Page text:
Guitarist and composer Dean Brown has always done things his way. Nowhere is that in greater evidence than on ROLAJAFUFU, his fifth album as a leader.
The title is a playful acronym that encompasses rock-Latin-jazz-funk-fusion, the universes Brown explores on this diverse, kinetic recording.
Brown’s fiercely independent streak is also exemplified by the fact that this album was funded by his denizens of fans worldwide via PledgeMusic.
It’s Brown’s first self-released album, after four celebrated previous discs on the ESC label. He initially embarked on a successful solo career in 2001 after establishing himself as one of the most versatile, first-call virtuoso guitarists in the jazz, rock and funk worlds. Just a few of the global icons he’s worked with include Marcus Miller, The Brecker Brothers, Billy Cobham, David Sanborn, Bob James, George Duke, Roberta Flack, Lenny White, and Joe Zawinul.
His collective experience playing with these legends is mirrored in the ambitious nature of ROLAJAFUFU.
The 11-track album is Brown’s most personal statement to date. It takes inspiration from James Brown, John Coltrane, Jimi Hendrix, Sly Stone, and McCoy Tyner and channels it into multifaceted pieces ranging from the piercing to the poignant.
The album’s core, world-class band includes drummer Marvin “Smitty” Smith, keyboardist Gerry Etkins, and a rotating cast of bassists including Hadrien Feraud, Linley Marthe and Ernest Tibbs. Other key players include drummer Dennis Chambers, keyboardist Gary Husband, and saxophonists Brandon Fields and Craig Handy. All of them have been members of Brown’s performing units in recent years.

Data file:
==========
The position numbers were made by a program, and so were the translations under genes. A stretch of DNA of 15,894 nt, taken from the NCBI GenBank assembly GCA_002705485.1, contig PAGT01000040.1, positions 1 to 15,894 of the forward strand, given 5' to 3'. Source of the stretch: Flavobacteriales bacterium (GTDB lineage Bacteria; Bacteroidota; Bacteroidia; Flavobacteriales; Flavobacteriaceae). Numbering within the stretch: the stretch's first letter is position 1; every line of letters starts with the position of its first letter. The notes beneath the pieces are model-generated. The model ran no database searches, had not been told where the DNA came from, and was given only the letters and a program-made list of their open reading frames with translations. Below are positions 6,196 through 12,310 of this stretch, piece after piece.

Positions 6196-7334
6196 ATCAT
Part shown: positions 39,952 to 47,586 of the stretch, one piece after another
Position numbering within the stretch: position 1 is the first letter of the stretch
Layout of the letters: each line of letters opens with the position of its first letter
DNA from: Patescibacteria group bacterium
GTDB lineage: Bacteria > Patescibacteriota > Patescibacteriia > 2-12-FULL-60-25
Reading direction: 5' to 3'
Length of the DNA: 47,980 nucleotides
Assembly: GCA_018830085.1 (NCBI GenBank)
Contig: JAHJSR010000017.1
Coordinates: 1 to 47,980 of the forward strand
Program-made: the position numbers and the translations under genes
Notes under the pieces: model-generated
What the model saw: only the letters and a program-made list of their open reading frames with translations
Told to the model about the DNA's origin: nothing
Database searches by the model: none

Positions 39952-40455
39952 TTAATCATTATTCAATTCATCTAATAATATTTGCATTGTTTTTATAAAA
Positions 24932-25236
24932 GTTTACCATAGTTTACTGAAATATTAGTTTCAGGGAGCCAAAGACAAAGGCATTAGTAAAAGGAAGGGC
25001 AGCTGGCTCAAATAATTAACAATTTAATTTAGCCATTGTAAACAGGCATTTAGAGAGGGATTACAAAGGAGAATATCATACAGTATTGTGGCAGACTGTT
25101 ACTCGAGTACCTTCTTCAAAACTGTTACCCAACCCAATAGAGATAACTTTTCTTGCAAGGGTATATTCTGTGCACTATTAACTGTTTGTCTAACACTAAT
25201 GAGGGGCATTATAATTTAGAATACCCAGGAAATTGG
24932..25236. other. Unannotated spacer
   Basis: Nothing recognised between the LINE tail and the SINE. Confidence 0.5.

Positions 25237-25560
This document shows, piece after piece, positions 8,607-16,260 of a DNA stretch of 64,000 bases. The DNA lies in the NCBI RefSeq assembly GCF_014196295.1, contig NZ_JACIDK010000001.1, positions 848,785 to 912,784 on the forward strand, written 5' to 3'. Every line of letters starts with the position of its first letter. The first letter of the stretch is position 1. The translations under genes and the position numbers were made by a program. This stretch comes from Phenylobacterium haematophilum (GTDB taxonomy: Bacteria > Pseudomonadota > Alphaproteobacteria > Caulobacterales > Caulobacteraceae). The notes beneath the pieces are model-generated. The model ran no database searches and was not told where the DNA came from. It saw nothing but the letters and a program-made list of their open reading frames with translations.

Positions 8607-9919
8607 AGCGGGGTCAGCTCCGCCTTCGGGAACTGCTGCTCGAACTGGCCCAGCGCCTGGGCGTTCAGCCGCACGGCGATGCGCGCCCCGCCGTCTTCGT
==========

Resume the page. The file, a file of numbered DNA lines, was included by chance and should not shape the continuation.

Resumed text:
“Virtually everyone that played on the record already knew the pieces inside and out because they had played them live,” says Brown. “When it came time to put the record together, everyone just laid it down and nailed it. It’s an album made by people that lived and breathed these songs for weeks and months.”
The acronym ROLAJAFUFU speaks to the album’s wide-ranging perspective. But Brown wasn’t exploring myriad musical worlds simply for the sake of it.
“I really wanted this album to capture all of my musical personas in one place for the first time,” says Brown. “Every one of these genres, and the intersections between them, represent the compositional interests I have. What each piece has in common is that every one of them started with a strong melody. From there, I built the song around that core, rather than throwing in things just because they sound cool or clever. There’s lots of burning playing on the album, but it’s all filtered through serving a specific vision. Everything in my pieces serves a purpose so I can tell stories through the work.”
Part of the proceeds from Brown’s PledgeMusic campaign went to the VH1 Save The Music Foundation, a charitable organization determined to ensure public schools in the U.S. continue having the ability to provide music education in the wake of government cutbacks.
“I firmly believe music should be an essential part of the educational process for kids of all ages,” says Brown. “It hurts me to know many kids across the country no longer enjoy the significant benefits music education delivers. It’s why I wanted my album to help create awareness for this issue, as well as contributing to the solution.”
Brown’s perspective is that the power of music extends far beyond what goes into people’s eardrums. He experiences that every time he writes and performs. Anyone that’s seen Brown live understands how that translates into a charged, emotional experience that leaves no doubt about his intimate relationship with the muse. It’s common to see Brown leaping about with wild abandon at his gigs to the delight of the audience.
“I feel like I’m tapping into a higher energy when I write and perform. It’s about respecting the muse. I try not to think about it too deeply and just channel the flow. It’s about being open to inspiration and enabling an energy conversation to take place. I’m not interested in filters. ROLAJAFUFU is about pure inspiration. I’m thrilled with the end result and hope it inspires everyone who hears it as well.”